downed trees in flooded igapó forest on the Rio Negro in Brazil
Octavio Campos Salles/Alamy Stock Photo

There’s a strange tree-killer on the loose in the Amazon: logjams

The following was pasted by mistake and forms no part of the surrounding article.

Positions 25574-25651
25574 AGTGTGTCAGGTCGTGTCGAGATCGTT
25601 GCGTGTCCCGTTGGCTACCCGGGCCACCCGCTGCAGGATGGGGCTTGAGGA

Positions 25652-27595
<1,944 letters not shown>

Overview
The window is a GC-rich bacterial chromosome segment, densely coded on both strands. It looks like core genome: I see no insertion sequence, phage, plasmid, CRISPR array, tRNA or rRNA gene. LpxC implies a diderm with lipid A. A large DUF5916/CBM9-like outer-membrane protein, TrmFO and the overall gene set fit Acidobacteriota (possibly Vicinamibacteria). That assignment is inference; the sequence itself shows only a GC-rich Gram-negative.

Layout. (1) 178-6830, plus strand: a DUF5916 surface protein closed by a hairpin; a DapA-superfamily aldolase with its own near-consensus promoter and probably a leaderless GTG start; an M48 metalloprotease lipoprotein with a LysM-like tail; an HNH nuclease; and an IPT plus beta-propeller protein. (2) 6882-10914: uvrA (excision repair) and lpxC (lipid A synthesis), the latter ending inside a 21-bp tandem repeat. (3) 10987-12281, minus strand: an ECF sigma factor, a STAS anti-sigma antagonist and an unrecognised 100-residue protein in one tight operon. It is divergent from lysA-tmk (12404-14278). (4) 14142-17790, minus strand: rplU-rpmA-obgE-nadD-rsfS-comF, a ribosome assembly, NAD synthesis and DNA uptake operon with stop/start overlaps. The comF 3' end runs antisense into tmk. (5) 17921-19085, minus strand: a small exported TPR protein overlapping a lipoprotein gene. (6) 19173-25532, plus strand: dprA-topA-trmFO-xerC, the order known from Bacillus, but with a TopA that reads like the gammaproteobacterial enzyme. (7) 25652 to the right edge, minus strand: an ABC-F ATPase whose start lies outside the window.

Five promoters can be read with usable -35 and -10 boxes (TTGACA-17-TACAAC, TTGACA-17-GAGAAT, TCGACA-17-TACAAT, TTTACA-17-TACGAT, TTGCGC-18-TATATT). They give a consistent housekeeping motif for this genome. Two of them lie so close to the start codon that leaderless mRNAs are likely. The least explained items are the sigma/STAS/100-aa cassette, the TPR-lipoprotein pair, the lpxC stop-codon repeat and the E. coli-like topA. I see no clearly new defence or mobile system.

The Amazon rainforest is a hotbed of biodiversity and a major absorber of the world’s carbon dioxide. But large swaths of this jungle are dying every year, more than can be explained by the traditional culprits of deforestation, logging, and farming. Now, one researcher has used more than 30 years of satellite images to show that flooding caused by logjams—large pieces of timber partially or completely obstructing river channels—may be the missing factor. Naturally occurring logjams in the Bolivian Amazon kill off almost as much rainforest as human activity—just under 1000 hectares per year in one part of Bolivia—the scientist reports in a forthcoming issue of Earth Systems Dynamics. To find out how and where logjams did their dirty work, the researcher looked at images of rainforest in western Bolivia from 1984 to 2016, searching for areas that reflected colors of infrared light that typically signify bare soil and sand. He found that 22 rivers showed repetitive flooding caused by logjams. The sometimes-massive pileups reroute water flow, erode riverbanks, and transport massive amounts of sand, eventually killing nearby trees. Each flood can destroy thousands of trees, which die after the soil surrounding their roots is washed away. Logjams can also change the balance of plant species in the Amazon: After trees die, some of the flooded areas turn into savanna, and the uptick in sunlight hitting the ground can favor quick-growing trees like mahogany, at the expense of slower-growing species like Brazil nuts. The die-offs are also bad news for the rest of us—more savanna means fewer trees are absorbing carbon dioxide, one of the major greenhouse gases responsible for global warming.